On sale now ...
With sponsorship from 42 individuals and organisations who subscribed in advance, the two books below were published at the end of March 2019 and are now on sale.
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BRIAN MARLEY was born in Newcastle-upon-Tyne. Having begun to write poetry in his early teens, he was soon publishing widely in small press magazines in the UK and elsewhere. He edited the imprint Laundering Room Press between 1974-77. By 1982 he’d switched from poetry to prose and there he remains. His photographic work has been exhibited in Brighton and Newcastle-upon-Tyne.
APROPOS JIMMY INKLING
In a Westminster café-cum-courtroom, Jimmy Inkling is on trial, perhaps for his life. Unless, of course, he’s dead already. But will that be enough to prevent him from eliminating those who give evidence against him?
"A wild literary romp, skilfully and inventively sustained against all odds. Thomas Nashe and Laurence Sterne would probably have approved, along with GK Chesterton."
– DAVID MILLER (author of Towards a Menagerie, Chax Press)
978-1-874400-73-8 318pp APRIL 2019 £10 (UK)
KEN EDWARDS is a writer and musician. His many books are listed on his personal website/blog. He ran the small press REALITY STREET, which published more than 60 titles comprising mainly poetry but also other sorts of imaginative writing, between 1993-2016. Reality Street continues, but no longer publishes new titles. These days Ken plays bass guitar with the St Leonards-based band Afrit Nebula.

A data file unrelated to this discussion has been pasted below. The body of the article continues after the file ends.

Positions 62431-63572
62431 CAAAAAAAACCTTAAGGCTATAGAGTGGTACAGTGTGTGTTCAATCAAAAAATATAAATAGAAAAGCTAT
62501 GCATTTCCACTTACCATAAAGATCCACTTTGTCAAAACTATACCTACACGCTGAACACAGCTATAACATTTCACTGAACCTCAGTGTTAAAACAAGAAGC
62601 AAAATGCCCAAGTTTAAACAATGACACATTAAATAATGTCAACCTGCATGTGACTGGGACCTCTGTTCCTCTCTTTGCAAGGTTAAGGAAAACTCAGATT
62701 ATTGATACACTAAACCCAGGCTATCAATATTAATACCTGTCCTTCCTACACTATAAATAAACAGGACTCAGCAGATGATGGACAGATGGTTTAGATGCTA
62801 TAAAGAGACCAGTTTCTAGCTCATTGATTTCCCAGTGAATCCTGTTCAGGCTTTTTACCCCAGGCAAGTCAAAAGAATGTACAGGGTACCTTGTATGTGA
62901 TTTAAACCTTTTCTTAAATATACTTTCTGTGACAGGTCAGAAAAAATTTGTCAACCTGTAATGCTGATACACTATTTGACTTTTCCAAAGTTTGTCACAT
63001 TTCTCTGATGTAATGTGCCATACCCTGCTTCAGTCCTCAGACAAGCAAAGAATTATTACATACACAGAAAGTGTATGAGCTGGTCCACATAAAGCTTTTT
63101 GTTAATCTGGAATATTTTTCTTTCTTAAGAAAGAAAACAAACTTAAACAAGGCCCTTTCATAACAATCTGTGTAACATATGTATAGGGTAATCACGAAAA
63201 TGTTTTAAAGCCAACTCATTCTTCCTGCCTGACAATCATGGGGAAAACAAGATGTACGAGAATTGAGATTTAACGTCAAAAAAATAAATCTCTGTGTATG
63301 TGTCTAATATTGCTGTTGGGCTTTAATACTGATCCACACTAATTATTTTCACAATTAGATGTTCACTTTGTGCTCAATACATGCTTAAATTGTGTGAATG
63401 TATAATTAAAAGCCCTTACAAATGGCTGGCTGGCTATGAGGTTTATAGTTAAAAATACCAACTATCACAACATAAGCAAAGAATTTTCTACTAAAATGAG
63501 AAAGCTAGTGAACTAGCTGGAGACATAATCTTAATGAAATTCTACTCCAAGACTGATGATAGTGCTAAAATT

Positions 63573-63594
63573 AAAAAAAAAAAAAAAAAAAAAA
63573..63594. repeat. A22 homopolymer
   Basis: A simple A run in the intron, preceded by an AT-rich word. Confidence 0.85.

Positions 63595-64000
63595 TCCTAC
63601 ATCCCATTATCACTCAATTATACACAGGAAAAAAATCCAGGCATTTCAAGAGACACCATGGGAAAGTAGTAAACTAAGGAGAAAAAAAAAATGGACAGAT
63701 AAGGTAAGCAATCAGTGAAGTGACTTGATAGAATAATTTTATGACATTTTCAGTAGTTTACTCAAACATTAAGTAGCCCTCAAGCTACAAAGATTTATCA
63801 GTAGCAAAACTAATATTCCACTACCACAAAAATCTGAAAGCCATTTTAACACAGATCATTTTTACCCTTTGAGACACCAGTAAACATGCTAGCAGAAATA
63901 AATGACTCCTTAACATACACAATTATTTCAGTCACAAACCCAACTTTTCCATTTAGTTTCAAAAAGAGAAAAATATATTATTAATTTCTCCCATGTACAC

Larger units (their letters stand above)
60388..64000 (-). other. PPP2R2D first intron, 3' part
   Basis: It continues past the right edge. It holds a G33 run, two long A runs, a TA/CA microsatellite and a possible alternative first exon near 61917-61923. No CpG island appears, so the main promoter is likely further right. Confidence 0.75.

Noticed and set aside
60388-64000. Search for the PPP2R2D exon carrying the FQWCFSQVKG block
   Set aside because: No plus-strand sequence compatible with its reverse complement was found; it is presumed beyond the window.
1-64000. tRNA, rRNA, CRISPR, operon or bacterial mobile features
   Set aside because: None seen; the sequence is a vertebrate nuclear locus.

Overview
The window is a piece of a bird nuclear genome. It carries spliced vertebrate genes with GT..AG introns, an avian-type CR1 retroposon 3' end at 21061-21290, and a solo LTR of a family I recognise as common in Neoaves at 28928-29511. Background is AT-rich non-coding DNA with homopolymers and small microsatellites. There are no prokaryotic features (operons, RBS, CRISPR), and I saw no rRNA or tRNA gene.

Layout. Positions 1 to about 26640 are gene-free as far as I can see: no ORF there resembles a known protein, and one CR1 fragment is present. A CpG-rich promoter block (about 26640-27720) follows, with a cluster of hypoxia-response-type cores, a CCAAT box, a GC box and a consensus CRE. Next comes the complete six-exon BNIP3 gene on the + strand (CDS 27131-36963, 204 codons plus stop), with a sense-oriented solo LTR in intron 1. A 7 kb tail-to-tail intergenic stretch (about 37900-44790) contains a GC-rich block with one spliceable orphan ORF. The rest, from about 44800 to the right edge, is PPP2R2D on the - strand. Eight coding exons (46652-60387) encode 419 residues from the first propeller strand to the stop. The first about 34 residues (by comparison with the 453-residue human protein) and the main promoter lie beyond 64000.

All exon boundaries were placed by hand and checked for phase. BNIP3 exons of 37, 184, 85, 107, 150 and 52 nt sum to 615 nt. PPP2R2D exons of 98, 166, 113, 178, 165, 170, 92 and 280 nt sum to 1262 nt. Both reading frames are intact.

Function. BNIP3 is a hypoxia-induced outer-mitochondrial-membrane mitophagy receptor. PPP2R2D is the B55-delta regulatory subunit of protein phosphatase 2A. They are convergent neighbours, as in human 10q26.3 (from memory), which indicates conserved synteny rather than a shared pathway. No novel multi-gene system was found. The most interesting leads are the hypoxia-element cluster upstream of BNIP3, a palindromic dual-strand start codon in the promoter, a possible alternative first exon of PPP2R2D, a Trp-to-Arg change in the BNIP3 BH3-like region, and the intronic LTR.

1970s London: short-life communal living, the beginnings of the alt-poetry scene, not forgetting sex, drugs and rock’n’roll. Forty years on: where have the wild metrics of those days taken us?This prose extravaganza dives into the inscrutable forking paths of memory, questions what poetry is, and concludes that the author cannot know what he is doing. Among the cast of characters are a Rock Star who has become a national treasure, a bunch of poets and writers, some now legends, and assorted other misfits and malcontents. Some names have been changed.
"As you might expect, there is some sex, a few drugs, some rock ’n roll, but none that seem as satisfying as the final section, which is essentially a series of brief essays about life, poetry and everything. It’s in these final pages that it becomes most explicitly apparent that as much as it’s a book of memories this a book about the nature of memory.... I think it should also have appeal for anyone interested in the history of ‘alternative’ poetries, of social living, of London, of that time in British life when the SS meant the social security office you had to attend every week or two to ‘sign on’ for unemployment benefit; for anyone who wants to know ‘what was it like?’ Ken Edwards should know. After all, he was there." – AIDAN HIGGINS
978-1-874400-74-5 244pp APRIL 2019 £10 (UK)